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Alberta's statement on Ottawa's gun ban illustrates how little the rule of law really matters to Conservatives

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Prime Minister Justin Trudeau at Friday's announcement of the ban of 1,500 makes of military-style rifles (Image: CanadianPM/Twitter).

Jason Kenney marked May 1 with a message to the Conservative base complaining about Prime Minister Justin Trudeau's decisive move in the wake of the murderous shooting rampage in Portapique, Nova Scotia, to ban 1,500 makes of military-style rifles.

While a significant majority of Canadians breathed a sigh of relief and said to themselves, "it's about flippin' time," Alberta's premier was trotting out a few NRA talking points and sending a coded message to the worst elements of his political base that his United Conservative Party government will do what it can to help them evade the federal ban.

The Alberta news release, in the form of a duet sung by Kenney and Justice Minister Doug Schweitzer -- who is, as they say, a trained lawyer, although he often sounds more like an untrained one -- warmed up with the traditional whinge about how sensible gun control laws target "law-abiding Canadians who purchased their property legally, have owned these items safely for years, and who have committed no crimes."

Oh well. Lots of things that used to be legal, including slavery, spousal abuse and drunk driving, are not any more. Get used to it.

Along the way, Kenney's news release trots out the usual insincere Conservative tough-on-crime folderol and makes the false claim the ban will cost "vast sums of money to criminalize law-abiding Canadians." It was the ill-fated long-gun registry that cost a fortune. But that was the product of a previous generation of Liberals apparently too timid to take more effective and less expensive measures.

Nor does the ban criminalize anyone who chooses not to defy it. There is a lengthy grace period during which gun owners can get rid of their offensive weapons, interpret that phrase as you will.

Kenney's statement then moved on to its coded coda, to wit, that "in response to today's announcement from Ottawa, our government is actively considering appointing Alberta's own chief firearms officer to replace the CFO appointed by Ottawa."

This is a dog-whistle, designed to sound relatively benign to the majority of voters but to carry a specific message to those in the know.

Fortunately, we have Derek Fildebrandt, hunter extraordinaire, former rising star of the UCP, and now self-described bossman of a right-wing internet publication, to explain what this really means.

The always entertainingly unrestrained Fildebrandt has been suffering the vapours since the ban was announced, tweeting feverishly, including this illuminating comment: "Every province with any sense of liberty should appoint its own CFO, instruct the Crown to not prosecute, and #DoNotComply." (Emphasis added, of course, because Twitter is too blunt an instrument for italics.)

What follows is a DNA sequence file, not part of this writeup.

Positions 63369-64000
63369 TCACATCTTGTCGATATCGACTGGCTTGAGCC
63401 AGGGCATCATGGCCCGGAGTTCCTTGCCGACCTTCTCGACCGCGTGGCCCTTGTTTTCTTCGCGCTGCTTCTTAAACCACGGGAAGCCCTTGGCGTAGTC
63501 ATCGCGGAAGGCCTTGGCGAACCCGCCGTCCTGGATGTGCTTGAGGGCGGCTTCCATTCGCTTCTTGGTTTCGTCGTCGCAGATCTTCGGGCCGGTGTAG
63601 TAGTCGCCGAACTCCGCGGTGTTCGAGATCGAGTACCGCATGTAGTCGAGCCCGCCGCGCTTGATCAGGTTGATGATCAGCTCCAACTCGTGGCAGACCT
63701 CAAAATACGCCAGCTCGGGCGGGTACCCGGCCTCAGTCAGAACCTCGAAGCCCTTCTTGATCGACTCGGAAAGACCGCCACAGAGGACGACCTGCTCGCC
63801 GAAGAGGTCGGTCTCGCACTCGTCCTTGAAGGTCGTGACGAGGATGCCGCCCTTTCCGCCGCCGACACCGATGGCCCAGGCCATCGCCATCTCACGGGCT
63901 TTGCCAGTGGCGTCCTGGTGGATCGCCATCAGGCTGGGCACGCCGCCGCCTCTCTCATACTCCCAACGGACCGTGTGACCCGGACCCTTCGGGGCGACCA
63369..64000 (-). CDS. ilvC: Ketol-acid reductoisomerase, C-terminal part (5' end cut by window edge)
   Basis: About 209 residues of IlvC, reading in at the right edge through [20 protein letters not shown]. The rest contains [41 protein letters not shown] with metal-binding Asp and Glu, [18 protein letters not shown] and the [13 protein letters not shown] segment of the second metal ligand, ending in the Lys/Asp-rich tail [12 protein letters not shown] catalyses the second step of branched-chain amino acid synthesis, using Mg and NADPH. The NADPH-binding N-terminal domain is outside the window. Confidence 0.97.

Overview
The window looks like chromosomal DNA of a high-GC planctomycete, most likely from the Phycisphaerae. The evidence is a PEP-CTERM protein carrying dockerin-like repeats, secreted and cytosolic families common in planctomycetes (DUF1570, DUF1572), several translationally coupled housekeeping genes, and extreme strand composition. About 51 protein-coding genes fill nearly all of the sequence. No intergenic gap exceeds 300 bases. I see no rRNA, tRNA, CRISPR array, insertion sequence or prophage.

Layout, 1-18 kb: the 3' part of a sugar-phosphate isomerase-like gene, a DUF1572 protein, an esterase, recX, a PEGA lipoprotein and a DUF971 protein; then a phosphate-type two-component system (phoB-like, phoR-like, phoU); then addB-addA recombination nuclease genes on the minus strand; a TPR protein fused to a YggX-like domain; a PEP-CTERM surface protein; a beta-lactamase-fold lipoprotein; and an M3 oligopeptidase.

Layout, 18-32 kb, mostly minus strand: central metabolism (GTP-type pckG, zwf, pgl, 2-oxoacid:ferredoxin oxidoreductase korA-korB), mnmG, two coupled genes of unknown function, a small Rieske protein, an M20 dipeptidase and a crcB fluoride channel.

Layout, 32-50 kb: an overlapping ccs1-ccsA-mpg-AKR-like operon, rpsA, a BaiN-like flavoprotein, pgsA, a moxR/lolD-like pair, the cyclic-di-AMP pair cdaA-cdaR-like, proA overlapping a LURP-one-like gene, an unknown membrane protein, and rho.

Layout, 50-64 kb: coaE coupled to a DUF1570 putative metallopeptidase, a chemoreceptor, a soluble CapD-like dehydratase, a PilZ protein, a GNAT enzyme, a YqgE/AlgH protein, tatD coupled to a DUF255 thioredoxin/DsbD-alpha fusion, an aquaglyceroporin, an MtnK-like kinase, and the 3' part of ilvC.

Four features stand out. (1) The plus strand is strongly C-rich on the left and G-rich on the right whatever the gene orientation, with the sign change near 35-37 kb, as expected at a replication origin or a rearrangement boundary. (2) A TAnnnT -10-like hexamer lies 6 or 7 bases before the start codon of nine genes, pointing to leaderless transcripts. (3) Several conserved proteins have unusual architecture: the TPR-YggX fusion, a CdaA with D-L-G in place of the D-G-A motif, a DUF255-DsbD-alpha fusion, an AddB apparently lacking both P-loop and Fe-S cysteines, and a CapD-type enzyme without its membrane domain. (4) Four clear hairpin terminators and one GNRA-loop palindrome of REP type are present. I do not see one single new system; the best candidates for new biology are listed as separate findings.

So thank you, Mr. Fildebrandt, for saying straight out what your former colleague the premier and his legally trained sidekick really have in mind.

It's funny, isn't it, how that rule of law thing works in the Conservative mind?

If protesters were to dare to physically block a pipeline construction project wanted by Alberta, this would be greeted by squeals that the rule of law is sacrosanct and must be upheld at all costs.

But if the federal government brings in regulations within its jurisdiction that arouse opposition within the ranks of Canada's Conservative parties -- which nowadays are almost totally dominated by NRA-style gun nuts, as the intemperate conduct of the current group of federal Conservative leadership candidates illustrates -- then the rule of law flies out the window.

Advocates of wide-open gun ownership, of course, have legal avenues to challenge the federal ban. They can try to stop it in the courts, or at the ballot box.

They know, however, that they will probably lose in the first venue, and will almost certainly lose in the second. The ban, after all, is said to be supported by something like 80 per cent of Canadians. And given the type of hysterical arguments being heard from gun "rights" advocates now, that number is likely to go up, not down, in an election campaign.

It must be galling to Kenney -- still suspected of harbouring prime ministerial ambitions and whose personal interests suggest someone who could live quite happily with a ban on assault-weapons, all things being equal -- that the topic so fires up his base when it is such an excellent issue for Prime Minister Trudeau and the Liberals.

Voters who might not be fans of Trudeau in other policy areas know that if the Conservatives return to office too soon after this, they'll be having another summer of repeal and ensuring any future prohibition of what Ottawa calls "assault-style firearms" is unenforceable by throwing the gates wide open to U.S. imports of tens of thousands of the things.

So expect a return to a Liberal majority if this becomes the key Conservative policy plank in the next election, be it sooner or later.

If there is a silver lining to this situation for Kenney and the UCP, it is this: It provides a wonderful opportunity in the short term to distract from the series of unfortunate events that have so dogged the premier's term in office.

Since neither low oil prices nor COVID-19 are likely to go away any time soon, at least this gives Mr. Kenney something to talk about.

David Climenhaga, author of the Alberta Diary blog, is a journalist, author, journalism teacher, poet and trade union communicator who has worked in senior writing and editing positions at The Globe and Mail and the Calgary Herald. This post also appears on his blog, AlbertaPolitics.ca

Image: CanadianPM/Twitter

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